A small abstract painting by Gerhard Richter, awash with gold and dark yellow, hangs between two sash windows; the last of the autumnal tones from Cadogan Square Garden shine through the glass. A painting by Donna Huanca appears on the adjacent wall, deep blue waves and abstract forms meeting slashes of bright pink and yellow. On the other side of the Richter work, a work on paper by Georg Baselitz is placed beside a small cast iron sculpture by Antony Gormley, its cubic, rusted form both architectural and figurative.
This is clearly a collector’s apartment. But perhaps you would not expect its owner to be just 28 years old. Lawrence Van Hagen, who grew up in Paris and London to German and British parents, has been collecting since a young age, and lives with a rotating display of his paintings, photographs and sculptures. The apartment is also where he runs LVH Art – an advisory service that combines his own personal tastes with a knowledge of the art market to help steer his clients through the precarious, confusing, and sometimes arduous process of acquiring artworks.
Every nook in the apartment is used, from the bedroom, where a Stanley Whitney canvas hangs beside the window, to the dining room, where works from various artists, including Tracey Emin and Nicolas Party, are grouped together according to the theme of sexuality. Together, the spaces are a guide to Van Hagen’s tastes that clients can explore in person. “A lot of my clients visit me at home,” says Van Hagen. “I never sell any of the works here, but I tend to support the artists that I also collect.”
In terms of Van Hagen’s strategy, a necessary balance is struck between the aesthetic and financial considerations of each acquisition. “I always start with the aesthetics of the work,” he says. “Once that has been defined, I look at the artist’s process, and what their upcoming projects are. Collecting art is expensive, so ultimately each piece needs to make sense as an investment.”
Alongside LVH Art, Van Hagen also runs a series of pop-up exhibitions called What’s Up. The first was held in 2016 in London’s Soho, where two spaces were filled with works by 50 artists. By the end of the show, 85% of the work had been sold. “The initial idea was to fund a travel start-up of mine,” he says. “I thought, ‘I like art, I collect, I’m passionate about it – instead of raising funds, why don’t I do a show?’ I decided to create this pop-up of artists to look out for at the moment, mixing emerging artists that I love with more established, mid-career names. Now we have done shows in London, New York, Hong Kong and Seoul, soon in Paris, and maybe LA.”
The tenth What’s Up wrapped in Mayfair, having started during Frieze in 2021. “We took up a space on Grosvenor Street, converted the building site, putting in walls and lighting, but keeping it fairly grungy for Mayfair standards. I like to keep things informal, so people can come in, sit down and enjoy themselves. That’s why so many come through the door: there’s no pressure to buy or walk around in silence – you can just come to hang out.”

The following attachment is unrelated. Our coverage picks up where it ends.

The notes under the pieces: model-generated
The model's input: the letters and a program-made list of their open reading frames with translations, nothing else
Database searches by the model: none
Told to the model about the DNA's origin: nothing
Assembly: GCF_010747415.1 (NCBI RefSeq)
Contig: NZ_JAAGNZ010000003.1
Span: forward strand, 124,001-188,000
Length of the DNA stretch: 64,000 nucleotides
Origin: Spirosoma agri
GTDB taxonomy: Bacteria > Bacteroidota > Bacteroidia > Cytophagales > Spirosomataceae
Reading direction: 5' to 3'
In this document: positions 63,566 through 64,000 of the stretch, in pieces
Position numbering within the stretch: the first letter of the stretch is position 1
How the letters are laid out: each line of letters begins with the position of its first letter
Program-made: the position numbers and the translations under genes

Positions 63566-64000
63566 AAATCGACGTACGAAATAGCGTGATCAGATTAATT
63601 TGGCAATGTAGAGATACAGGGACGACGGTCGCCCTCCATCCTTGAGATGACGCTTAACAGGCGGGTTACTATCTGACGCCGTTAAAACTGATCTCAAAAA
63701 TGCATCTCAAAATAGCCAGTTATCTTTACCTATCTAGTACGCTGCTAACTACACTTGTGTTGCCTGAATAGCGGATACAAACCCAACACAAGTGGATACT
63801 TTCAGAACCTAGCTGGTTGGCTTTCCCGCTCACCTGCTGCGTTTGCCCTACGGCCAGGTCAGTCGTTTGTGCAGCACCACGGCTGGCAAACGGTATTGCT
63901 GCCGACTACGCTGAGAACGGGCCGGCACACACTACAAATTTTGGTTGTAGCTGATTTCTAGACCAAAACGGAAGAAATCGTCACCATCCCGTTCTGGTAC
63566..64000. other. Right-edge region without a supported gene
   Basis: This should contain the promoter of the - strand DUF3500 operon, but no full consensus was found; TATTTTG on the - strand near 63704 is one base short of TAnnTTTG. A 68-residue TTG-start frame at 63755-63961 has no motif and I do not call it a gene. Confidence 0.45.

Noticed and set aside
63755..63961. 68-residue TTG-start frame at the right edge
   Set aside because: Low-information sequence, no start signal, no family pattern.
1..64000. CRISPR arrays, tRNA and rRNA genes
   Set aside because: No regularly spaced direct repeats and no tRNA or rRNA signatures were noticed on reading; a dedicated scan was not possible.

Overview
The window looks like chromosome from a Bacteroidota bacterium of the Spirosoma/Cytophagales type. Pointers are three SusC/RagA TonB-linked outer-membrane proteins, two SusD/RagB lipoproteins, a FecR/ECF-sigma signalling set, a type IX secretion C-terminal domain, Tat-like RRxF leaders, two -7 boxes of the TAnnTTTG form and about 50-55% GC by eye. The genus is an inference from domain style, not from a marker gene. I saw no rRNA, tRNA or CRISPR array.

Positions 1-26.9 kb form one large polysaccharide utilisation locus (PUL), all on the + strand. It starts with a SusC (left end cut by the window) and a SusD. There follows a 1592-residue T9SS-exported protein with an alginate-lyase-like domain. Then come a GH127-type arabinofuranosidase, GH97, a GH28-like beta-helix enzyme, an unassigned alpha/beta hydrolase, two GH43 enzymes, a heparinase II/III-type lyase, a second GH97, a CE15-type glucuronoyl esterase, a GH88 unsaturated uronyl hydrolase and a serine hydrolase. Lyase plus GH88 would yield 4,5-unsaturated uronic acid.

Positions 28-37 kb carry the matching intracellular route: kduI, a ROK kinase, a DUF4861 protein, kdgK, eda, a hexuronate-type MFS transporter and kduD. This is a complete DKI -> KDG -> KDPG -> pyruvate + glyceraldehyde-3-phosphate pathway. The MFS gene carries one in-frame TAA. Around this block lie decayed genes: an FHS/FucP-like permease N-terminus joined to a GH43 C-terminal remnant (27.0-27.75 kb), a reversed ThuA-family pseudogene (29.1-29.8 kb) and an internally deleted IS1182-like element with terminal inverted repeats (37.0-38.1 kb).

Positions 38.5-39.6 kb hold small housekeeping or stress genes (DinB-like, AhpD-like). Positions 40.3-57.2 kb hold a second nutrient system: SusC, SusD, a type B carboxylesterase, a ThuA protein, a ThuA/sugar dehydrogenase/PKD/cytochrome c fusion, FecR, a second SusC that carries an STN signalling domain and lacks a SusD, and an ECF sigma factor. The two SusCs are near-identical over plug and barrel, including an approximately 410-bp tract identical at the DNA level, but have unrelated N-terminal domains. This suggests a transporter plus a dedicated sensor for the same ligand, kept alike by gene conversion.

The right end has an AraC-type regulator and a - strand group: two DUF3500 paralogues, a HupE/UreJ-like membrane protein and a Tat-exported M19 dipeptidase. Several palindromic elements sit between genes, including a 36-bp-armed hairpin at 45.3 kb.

“We decided to include design in the show for the first time as well – Brazilian design in particular, because it hasn’t been seen much in London, and many pieces on the market are fakes, so there is a real niche available if you can source correctly and guarantee the right provenance,” he says. “We didn’t know how it was going to go, but we ended up selling all the design pieces before a single artwork had been sold.” In the dining room of Van Hagen’s apartment, a‘Reversível’ armchair by Martin Eisler and Carlo Hauner, whose curved seat can be swivelled up to either side to form a long lounge chair, is an iconic example of this kind of Brazilian mid-century design.
Van Hagen’s clients are scattered across the globe, many of them living in China, Taiwan, South Korea, and other parts of Asia – hence the importance of holding What’s Up shows in Seoul and Hong Kong. “Not everyone can visit me in London, so my shows in other countries allow potential clients to discover my tastes,” he says, “I tend to keep things more blue-chip for Hong Kong shows, but still with a mix of work across the whole spectrum, with prices from a couple of thousand dollars to 15 million. Many of my clients become friends. Whether they are in their 80s, 50s or 20s, I have a very personal relationship with all of them. It is easier that way; they know what I’m made of, and conversations are easier.
The advisory service and the shows feed into one another, but for Van Hagen, it all comes down to collecting. “Ultimately, I am building a collection for myself. It is a real challenge to be able to buy contemporary art, especially for young people, but I think everyone should simply collect what they can, whether it’s a print or a poster or anything. The art of collecting is an amazing thing. It’s something to be proud of in the long run: to see what you have put together, what you have curated, how your taste has developed. I think it is a wonderful thing to do.”